A farm forty-five minutes from here gets almost entirely around the slaughterhouse, labeling, and license requirements by operating as a CSA (Community Supported Agriculture). Their members buy shares in the farm at the beginning of each season. Because the members are now “owners,” the animals can be slaughtered and packaged without inspection on the farm. This eliminates a huge layer of bureaucracy (and most of the need to market). This works well for them but I’m not sure how it would work for me. I can steel myself to sad tasks when I have to, but even knowing that it would be less frightening and more humane, I think butchering all of my own animals might be too much for me.

I will continue reading and pondering. Thank you, Tricia, for your thoughtful help with the New York regulation maze.

*   *    *

And now it’s time to suit up in many, many layers to face morning barn chores. Definitely no milking today!


Thinking about Becoming Official

January 14, 2011

I have started to investigate what it would mean to get serious about lamb sales. The first thing is: licenses. It appears to me that to market my lamb in New York, beyond selling to friends, I will need at least one license, and possibly several. My internet friend Jessika, in Maine, who sells pork, has helped tremendously as I’ve struggled to grasp the legalities. She tells me she has one state meat license for retail sales, one for wholesale sales, and one as a mobile vendor for farmer’s markets. (This doesn’t even touch all the licenses she needs for her milk and milk products.) All states are different in their requirements.

I spent an hour on the telephone yesterday with a nice gentleman in the New York State Department of Agriculture and Markets. It was discouraging. He told me that if I bring meat home to store it in a freezer for later sale, instead of driving it directly from the slaughterhouse to a retail store, I would need a “warehouse” license. Even if my “warehouse” is a pair of chest freezers. A warehouse license is $400.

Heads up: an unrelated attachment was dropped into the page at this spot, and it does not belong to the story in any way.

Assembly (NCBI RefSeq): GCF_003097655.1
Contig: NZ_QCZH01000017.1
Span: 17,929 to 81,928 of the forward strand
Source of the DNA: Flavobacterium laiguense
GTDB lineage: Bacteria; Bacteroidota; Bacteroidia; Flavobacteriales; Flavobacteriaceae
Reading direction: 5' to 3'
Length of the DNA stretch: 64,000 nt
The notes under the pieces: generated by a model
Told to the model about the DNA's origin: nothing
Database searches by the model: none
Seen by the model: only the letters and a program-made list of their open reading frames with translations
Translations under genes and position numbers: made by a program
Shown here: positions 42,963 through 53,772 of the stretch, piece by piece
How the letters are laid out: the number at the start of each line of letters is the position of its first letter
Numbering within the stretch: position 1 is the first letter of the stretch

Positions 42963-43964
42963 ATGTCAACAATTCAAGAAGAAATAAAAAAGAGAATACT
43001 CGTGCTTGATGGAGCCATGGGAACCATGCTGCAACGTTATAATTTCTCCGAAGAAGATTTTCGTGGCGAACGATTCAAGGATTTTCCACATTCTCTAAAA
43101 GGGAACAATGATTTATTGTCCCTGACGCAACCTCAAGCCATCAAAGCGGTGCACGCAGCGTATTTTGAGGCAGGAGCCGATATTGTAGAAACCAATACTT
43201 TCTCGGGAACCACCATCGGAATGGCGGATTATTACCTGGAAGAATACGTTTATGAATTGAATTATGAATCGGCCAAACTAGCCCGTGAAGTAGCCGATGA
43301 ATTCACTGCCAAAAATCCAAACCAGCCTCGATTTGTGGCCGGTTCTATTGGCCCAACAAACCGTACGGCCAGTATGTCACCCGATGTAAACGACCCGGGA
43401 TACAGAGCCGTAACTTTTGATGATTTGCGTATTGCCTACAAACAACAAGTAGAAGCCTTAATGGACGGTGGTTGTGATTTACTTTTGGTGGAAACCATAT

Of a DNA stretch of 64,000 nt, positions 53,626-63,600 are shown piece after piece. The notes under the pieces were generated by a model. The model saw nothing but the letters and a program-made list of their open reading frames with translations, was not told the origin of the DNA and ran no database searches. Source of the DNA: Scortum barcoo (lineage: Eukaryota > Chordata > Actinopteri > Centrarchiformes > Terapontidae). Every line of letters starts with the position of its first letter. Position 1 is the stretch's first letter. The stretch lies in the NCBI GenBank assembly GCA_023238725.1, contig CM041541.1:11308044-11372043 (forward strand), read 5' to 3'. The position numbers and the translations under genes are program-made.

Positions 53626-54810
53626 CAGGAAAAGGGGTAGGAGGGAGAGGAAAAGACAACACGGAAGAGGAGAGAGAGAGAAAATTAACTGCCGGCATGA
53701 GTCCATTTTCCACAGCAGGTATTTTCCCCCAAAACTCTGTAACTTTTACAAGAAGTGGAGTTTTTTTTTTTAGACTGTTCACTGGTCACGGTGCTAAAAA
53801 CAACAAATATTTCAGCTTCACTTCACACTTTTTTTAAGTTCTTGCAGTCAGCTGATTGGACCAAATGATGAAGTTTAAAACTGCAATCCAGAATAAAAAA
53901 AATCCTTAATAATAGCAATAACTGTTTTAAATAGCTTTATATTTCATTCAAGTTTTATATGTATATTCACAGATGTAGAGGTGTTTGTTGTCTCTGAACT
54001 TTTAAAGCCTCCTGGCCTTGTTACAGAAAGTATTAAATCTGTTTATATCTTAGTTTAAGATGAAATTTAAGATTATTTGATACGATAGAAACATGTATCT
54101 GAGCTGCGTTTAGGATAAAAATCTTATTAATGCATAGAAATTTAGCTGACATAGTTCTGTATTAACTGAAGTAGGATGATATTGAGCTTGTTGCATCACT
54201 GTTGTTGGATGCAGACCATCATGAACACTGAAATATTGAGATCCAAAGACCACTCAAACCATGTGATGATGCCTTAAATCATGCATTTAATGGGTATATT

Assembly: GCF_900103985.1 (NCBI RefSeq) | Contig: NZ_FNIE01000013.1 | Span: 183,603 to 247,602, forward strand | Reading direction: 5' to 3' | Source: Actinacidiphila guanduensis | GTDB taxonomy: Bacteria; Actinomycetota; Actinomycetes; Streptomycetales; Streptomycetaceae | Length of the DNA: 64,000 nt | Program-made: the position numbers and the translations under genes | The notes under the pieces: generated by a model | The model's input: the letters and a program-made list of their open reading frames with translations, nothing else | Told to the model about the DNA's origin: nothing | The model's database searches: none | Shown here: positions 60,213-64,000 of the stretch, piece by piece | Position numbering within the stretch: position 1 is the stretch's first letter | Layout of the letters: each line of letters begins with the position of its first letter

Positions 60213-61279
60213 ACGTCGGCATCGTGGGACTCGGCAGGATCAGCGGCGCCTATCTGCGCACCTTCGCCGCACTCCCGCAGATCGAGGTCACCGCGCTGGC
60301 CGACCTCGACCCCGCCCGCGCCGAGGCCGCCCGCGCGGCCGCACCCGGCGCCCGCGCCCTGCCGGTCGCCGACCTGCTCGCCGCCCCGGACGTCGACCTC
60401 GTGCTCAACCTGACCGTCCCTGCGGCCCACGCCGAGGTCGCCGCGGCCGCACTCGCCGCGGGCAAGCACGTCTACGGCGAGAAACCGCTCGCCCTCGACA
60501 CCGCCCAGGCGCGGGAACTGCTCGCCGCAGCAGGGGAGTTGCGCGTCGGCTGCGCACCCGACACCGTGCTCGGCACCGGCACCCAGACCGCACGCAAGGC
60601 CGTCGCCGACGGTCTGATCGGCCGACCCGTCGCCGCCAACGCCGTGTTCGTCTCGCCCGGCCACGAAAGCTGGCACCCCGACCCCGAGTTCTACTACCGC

I explained to him that in my little operation (selling fewer than a dozen lambs a year) that would eat all my profits. He said cheerfully, “But you could have a thousand cows in your freezers with that same license.”  The fact that I don’t have a thousand cows didn’t seem to matter.

I will have to study the laws further. I’ve printed out a 150-page guide from the Cornell Small Farms website for bedtime reading. After just a quick glance at the densely printed pages I can see this booklet may solve my insomnia problem.

Meanwhile I will also need official USDA labels. To have a label, I will need a farm logo.

A logo! This is a little more fun to think about.

I’ve seen beautiful logos and labels. I really admire Jessika’s milk and pork labels. She had her artist’s rendition of her logo printed by Grower’s Discount Labels, which has a nice gallery to browse. Jessika’s milk and pork labels are variations on the same theme. The milk features a Jersey cow, rather than a pig.

I also admire the logo of Alan Zuschlag’s Touchstone Farm in Virginia. Alan is one of the top breeders of Clun Forest sheep in the country. You can see I like the old-fashioned look.